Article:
Earlier this week I was fooling around, uh, working on the Internet, when I stumbled on a story about a product release at Target. Normally, this wouldn’t get any real attention, but apparently, this event inspired “Black Friday level shopping insanity.” To sum up, it seems that Target offered a limited quantity of items designed by Missoni.
Who is Missoni?” Why would anyone stand in line for 2 hours to buy something with that name? Don’t ask me.
All I know is Missoni does high-end clothes, as in $1,500 an outfit, which, even though I write top quality stuff for this website, is not in my foreseeable budget. If you want to know more about Missoni, you will have to Bing. I can’t help you.
Anyway, said products, which included luggage and patio furniture, caused much website crashing and huge lines. Imagine my surprise when I buzzed into my local Target for cough syrup, yes, I had the appropriate three forms of ID and signed note from gawd to get my cough syrup, and spotted one of the fabled Missoni products.
Huh, apparently, those of us here in the hinterlands failed to get the memo about how “special” these products were. Maybe we are just a tad bit suspicious of designer products at Target. Maybe we are just cheap, which is likely the answer.
I know I go to Target for cleaning products, paper towels and the aforementioned cough syrup, not couture. In fact, I am not even sure what couture is, maybe French for overpriced? To add to the general ridiculousness the item in question was a bicycle, yes, it was a designer bicycle.
Hey, if Lance Armstrong wants to design a bike and sell it, more power to him. I would defer to his expertise in bicycles, but I have a sneaking suspicion that a fashion house that normally specializes in women’s clothes knows zilch about bicycles. Not to mention that the bicycle sports Missoni’s trademark black and white stripes; I would imagine someone riding it would look like they are riding an anorexic zebra.
I can’t understand this craze by designers to branch out. Sure a little diversity is normal. I can see a fashion house doing luggage: after all you need something to put all your designer clothes into and it isn’t too far out to add linens or such to the product line, which is a good use of the leftover fabric from the clothes, but bicycles and patio furniture? That is really stretching it.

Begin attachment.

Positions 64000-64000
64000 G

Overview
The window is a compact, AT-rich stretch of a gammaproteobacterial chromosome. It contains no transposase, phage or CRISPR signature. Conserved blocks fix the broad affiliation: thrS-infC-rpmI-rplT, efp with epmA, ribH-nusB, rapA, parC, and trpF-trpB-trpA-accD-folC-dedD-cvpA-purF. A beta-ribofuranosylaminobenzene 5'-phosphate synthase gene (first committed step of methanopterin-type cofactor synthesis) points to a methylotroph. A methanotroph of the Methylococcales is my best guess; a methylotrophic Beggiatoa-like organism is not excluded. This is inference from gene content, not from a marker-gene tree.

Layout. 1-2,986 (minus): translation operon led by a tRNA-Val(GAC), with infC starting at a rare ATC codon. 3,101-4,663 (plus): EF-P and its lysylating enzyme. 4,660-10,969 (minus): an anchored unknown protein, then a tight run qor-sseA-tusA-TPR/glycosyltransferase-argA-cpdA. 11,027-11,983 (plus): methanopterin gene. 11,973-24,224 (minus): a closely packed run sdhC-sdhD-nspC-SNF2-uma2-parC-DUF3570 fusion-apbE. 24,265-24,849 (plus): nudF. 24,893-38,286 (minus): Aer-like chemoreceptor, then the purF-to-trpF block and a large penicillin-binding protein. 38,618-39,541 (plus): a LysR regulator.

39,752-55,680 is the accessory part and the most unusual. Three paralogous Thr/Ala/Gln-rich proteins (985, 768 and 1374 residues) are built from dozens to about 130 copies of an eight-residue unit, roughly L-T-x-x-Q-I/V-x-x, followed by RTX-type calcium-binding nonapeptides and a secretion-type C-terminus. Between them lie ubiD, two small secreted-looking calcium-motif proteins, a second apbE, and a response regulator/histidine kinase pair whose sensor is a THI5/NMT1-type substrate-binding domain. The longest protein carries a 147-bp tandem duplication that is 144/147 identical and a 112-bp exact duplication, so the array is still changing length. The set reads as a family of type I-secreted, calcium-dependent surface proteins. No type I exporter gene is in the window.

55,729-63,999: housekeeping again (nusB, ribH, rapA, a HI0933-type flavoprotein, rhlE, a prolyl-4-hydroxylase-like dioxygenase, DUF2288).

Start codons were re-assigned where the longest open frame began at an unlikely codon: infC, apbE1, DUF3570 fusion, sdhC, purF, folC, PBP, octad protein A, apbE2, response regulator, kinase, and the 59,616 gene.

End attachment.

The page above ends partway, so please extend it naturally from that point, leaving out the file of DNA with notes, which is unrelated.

Is a designer riding lawn mowers or dryer sheets next? At this point, I realize there is probably a Martha Stewart riding lawn mower, but I am just going pretend like there isn’t. I know they say they are bringing fashion to the masses, but sometimes it is best if the masses don’t attempt to squeeze themselves into the fashion.
Here’s a perfect example, Jennifer Lopez releasing a line of clothing for a Wisconsin-based department store. The clothes are not the problem. Uh, there is no way to put this delicately, but a figure honed on a diet of beer and deep fried cheese curds should never mix with a micro mini and thigh high leather boots. Nope never, come to think of it, maybe the designer bicycle may not be such a bad idea at all. It beats the thigh high boots.
Jennifer Flaten lives where the local delicacy is fried cheese, Wisconsin. She writes about family life, its amusing or not so amusing moments. "At least it's not another article on global warming," she says. Jennifer bakes a mean banana bread and admits an unusual attraction to balloon animals and cup cakes. Busy preparing for the zombie apocalypse, she stills finds time to write "As I See It," her witty, too often true column. "My urge to write," says Jennifer, "is driven by my love of cupcakes, with sprinkles on top. Who wouldn't write for cupcakes, with sprinkles," she wonders.
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